-Zero Hour, zenith
-Zodiac, zipper, zinging, zigzag
"The Zodiac at Zero Hour"
“GIVE IT TO ME! MINE... MORE... MUST HAVE IT... MUST HAVE MORE...”
The shrill tones railed in her ears as she watched her parents’ bodies crumble... and then it was over.
Zayra tore away from Kaidan.
“What have you done?” She rasped. “What did you do to me?”
Kaidan looked only slightly less stunned than she was. “Your memories—“ he stammered.
“No!” Zayra shrieked. “Those weren’t mine! It cannot be! You did this to me!” She felt the urge climbing within her; every impulse screamed to get away from Kaidan and his strange visions, to get away from them all.
She ran now, through archways and down halls, to the farthest reach of the palace grounds. When she finally stopped, she stood at the edge of a large expanse of empty, unkempt cages, of all different sizes. A dilapidated sign overhead displayed the name “ZOO” in stylized lettering.
Her knees buckled and she sank to the ground, sobbing, as the grey ash from Javira’s flaming tree roots rained down. Let it burn, let the whole castle burn! Her entire life had been manipulated by powerful beings from the very start. She didn’t belong here—Zayra began to wonder if she really belonged anywhere at all.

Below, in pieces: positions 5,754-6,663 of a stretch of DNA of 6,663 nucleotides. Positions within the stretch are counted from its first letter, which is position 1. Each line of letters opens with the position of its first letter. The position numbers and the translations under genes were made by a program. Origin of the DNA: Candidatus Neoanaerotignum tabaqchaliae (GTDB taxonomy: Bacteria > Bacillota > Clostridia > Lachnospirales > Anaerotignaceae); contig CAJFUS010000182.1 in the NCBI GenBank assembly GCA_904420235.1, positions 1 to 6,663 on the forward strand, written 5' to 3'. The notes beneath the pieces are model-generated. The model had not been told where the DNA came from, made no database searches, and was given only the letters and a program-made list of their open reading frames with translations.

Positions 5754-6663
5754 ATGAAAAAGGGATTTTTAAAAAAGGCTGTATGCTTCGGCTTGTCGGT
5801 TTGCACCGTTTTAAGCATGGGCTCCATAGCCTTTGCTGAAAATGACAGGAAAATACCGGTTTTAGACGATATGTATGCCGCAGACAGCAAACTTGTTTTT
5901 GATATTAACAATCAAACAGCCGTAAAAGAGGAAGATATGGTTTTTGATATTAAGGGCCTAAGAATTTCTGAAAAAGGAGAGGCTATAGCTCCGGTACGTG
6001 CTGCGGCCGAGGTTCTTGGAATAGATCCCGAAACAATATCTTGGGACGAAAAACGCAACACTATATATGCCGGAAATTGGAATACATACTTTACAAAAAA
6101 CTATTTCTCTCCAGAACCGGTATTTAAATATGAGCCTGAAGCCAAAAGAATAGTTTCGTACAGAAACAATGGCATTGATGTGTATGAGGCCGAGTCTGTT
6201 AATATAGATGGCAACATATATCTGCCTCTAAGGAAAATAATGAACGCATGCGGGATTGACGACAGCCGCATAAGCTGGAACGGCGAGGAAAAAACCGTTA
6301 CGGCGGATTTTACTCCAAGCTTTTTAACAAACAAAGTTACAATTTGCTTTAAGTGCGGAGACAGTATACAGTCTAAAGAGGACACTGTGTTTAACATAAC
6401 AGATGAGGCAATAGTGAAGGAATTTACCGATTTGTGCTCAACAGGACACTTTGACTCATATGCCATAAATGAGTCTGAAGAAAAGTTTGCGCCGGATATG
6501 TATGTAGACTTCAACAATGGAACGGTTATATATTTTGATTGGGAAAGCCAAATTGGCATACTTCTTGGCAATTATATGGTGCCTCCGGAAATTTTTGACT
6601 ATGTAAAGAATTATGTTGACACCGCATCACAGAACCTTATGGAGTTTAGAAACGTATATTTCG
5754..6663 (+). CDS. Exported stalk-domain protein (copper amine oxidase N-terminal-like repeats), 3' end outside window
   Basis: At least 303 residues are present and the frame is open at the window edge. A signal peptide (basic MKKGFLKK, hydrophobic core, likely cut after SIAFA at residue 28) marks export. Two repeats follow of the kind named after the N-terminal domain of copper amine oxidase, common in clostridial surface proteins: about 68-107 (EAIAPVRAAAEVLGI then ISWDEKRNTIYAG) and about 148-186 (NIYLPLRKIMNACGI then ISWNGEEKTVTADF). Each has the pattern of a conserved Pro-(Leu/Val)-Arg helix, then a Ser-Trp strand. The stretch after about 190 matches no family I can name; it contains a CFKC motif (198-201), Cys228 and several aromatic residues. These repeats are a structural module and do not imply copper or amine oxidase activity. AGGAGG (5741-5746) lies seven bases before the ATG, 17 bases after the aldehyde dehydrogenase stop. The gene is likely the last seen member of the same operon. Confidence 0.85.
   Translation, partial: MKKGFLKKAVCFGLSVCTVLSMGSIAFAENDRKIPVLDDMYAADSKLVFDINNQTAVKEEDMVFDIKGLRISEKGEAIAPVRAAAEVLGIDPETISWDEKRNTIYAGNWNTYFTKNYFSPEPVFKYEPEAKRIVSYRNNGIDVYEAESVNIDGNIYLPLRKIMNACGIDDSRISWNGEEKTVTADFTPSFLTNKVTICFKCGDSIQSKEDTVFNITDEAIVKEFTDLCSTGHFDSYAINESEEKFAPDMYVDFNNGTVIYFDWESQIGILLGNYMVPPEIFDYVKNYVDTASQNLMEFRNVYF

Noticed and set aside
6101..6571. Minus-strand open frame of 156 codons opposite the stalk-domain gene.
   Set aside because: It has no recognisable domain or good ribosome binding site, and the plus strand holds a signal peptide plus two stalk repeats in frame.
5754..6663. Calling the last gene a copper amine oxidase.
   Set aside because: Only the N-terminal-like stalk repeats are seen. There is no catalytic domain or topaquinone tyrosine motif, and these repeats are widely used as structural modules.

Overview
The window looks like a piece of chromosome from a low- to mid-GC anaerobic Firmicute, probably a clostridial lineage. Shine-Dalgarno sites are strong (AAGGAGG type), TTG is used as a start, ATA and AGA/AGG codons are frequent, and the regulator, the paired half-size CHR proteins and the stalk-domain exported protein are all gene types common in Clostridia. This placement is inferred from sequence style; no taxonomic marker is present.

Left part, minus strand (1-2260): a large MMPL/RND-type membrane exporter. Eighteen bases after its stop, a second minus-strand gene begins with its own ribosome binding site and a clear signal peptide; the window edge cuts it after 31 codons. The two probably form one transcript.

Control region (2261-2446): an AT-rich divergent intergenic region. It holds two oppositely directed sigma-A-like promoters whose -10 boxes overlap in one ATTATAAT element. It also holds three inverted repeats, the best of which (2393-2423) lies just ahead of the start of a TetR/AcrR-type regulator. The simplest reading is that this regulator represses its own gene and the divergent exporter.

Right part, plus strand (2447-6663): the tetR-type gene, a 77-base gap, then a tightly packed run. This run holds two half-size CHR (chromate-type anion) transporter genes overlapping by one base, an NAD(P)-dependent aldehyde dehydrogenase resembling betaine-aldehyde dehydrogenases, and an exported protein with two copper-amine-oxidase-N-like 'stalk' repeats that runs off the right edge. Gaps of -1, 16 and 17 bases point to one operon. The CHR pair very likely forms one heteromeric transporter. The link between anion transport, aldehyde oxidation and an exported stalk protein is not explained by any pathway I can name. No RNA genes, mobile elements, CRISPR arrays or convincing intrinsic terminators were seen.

Back in the courtyard, Beren saw Zayra dash away as Javira joined the fight against Damaris the Phoenix, under the influence of Troy.
“Beren?” Azelie’s voice called to him. “Are you safe? Where are you?”
“I am safe!” He thought in reply. “I am shielded at the far end of the courtyard. No one has found me yet.”
“The castle stands empty, young king,” she said. “Jade would appreciate being restored again, if you can find the chance.”
Beren surveyed the fight in the courtyard. Erlis was hard-pressed to keep Damaris at bay, and without Zayra to enthrall her, Denahlia was back to her mercenary habits, seeing and reacting in astonishing ways to the attacks mounted against her. It was all Javira could do to keep her contained with tree roots. Meanwhile Edri attempted to mobilize what remained of the castle garrison to take down the phoenix, at the same time Velora the wolf worried the unprepared troops with her targeted, stealthy attacks.
“I don’t think I can find a way,” he thought to Azelie.